Cancer treatments may have a new target after researchers found a method to shut down cancer cells' energy source and thereby shut down cancer itself, according to new research.

The energy comes from mitochondria, which act as power plants inside cells.

When a cancer cell divides, so do its mitochondria, and scientists found that blocking this mitochondrial division exhausted the cells, which then died.

Researchers said the new discovery could lead to generalized cancer treatments, though the study focused on lung cancer cells.

This could be a potential new Achilles' heel for cancer cells, Dr. Jalees Rehman, lead study author and associate professor of medicine and pharmacology at the University of Illinois at Chicago, said in a statement. The cell division cycle comes to a halt if the mitochondria are prevented from dividing. This new therapy may be especially useful in cancers which become resistant to conventional chemotherapy that directly targets the cycle.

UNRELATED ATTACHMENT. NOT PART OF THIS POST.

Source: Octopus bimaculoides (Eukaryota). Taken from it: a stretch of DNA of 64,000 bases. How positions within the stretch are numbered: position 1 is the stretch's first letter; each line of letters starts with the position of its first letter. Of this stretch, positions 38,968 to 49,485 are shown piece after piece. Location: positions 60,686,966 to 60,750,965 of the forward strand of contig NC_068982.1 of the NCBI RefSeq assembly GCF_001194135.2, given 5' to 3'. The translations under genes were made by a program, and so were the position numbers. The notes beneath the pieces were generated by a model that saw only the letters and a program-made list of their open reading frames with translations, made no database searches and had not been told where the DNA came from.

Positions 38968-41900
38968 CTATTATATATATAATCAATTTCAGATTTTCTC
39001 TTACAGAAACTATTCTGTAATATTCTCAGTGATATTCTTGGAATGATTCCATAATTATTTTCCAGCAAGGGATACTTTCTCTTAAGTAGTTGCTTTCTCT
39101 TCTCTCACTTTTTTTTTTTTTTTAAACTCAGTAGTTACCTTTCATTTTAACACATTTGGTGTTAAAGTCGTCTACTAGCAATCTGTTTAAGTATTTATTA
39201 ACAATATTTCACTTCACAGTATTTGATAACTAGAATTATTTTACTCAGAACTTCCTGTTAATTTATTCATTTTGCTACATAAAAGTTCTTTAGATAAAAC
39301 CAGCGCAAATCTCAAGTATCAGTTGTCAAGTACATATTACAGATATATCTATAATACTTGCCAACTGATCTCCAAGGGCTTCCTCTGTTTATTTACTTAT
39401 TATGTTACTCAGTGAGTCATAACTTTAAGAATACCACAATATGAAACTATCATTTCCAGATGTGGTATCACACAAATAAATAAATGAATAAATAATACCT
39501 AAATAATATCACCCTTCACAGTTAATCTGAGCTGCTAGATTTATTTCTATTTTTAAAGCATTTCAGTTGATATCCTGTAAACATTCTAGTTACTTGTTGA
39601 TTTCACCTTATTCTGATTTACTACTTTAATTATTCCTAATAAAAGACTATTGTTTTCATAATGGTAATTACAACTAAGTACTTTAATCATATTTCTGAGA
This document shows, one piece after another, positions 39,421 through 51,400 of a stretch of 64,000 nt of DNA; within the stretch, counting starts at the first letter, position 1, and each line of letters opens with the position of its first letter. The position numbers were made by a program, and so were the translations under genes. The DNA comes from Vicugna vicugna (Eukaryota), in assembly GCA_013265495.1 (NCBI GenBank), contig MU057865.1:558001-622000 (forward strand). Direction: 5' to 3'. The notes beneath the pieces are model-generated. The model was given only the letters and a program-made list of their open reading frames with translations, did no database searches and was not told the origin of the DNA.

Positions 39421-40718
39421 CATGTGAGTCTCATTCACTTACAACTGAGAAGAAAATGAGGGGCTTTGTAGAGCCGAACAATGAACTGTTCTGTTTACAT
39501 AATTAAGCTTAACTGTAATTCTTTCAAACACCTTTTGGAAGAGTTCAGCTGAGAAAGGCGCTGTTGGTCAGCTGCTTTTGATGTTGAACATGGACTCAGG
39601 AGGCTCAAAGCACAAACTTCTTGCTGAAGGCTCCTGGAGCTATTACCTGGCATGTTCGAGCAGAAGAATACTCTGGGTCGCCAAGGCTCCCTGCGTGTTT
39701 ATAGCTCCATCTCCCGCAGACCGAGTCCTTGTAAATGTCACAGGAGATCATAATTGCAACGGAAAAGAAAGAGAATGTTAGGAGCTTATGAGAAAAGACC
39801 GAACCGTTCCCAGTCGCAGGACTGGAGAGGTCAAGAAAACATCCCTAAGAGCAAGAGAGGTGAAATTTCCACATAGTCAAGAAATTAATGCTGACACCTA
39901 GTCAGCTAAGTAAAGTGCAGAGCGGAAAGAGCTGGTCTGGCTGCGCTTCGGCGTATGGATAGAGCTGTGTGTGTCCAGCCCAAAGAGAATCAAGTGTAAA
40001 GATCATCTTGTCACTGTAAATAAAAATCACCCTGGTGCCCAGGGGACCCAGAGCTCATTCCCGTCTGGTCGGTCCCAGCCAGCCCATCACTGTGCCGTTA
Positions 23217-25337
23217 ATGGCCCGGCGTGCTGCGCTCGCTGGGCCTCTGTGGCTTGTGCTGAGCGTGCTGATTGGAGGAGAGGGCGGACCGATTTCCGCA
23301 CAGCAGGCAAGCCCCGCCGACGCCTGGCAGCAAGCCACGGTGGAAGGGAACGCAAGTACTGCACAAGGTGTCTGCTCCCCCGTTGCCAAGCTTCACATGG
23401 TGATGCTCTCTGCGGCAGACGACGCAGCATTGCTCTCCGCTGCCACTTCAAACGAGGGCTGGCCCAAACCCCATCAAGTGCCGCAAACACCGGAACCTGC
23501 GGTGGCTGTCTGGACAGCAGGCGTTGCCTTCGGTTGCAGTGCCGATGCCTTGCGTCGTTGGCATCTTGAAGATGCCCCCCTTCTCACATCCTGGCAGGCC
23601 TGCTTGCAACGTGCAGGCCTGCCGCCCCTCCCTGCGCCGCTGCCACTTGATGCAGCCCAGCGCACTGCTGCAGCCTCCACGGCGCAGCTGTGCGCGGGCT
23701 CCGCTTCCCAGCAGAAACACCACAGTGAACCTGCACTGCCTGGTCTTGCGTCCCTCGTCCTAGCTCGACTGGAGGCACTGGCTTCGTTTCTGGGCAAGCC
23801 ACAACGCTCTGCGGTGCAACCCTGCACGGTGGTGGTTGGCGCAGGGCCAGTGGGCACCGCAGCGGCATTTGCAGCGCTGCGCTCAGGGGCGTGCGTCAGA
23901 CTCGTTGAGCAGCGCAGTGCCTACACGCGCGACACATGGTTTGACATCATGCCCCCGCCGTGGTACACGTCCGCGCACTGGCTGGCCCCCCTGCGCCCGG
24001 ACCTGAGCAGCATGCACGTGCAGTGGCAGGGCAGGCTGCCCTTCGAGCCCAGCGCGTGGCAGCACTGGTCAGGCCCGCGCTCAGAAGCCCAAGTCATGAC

The study was published in the FASEB Journal on Feb. 13.

The researcher group froze the production of new mitochondria and used the technique to shrink the size of lung cancer tumors in mice.

Researchers were quick to warn that this is not a cure. Adjusting the ability of mitochondria to divide did not rid mice of tumors, but shrank lung tumors. Plus, tumors continued to use high levels of glucose, which fast-growing cells use as fuel to grow, according to the study.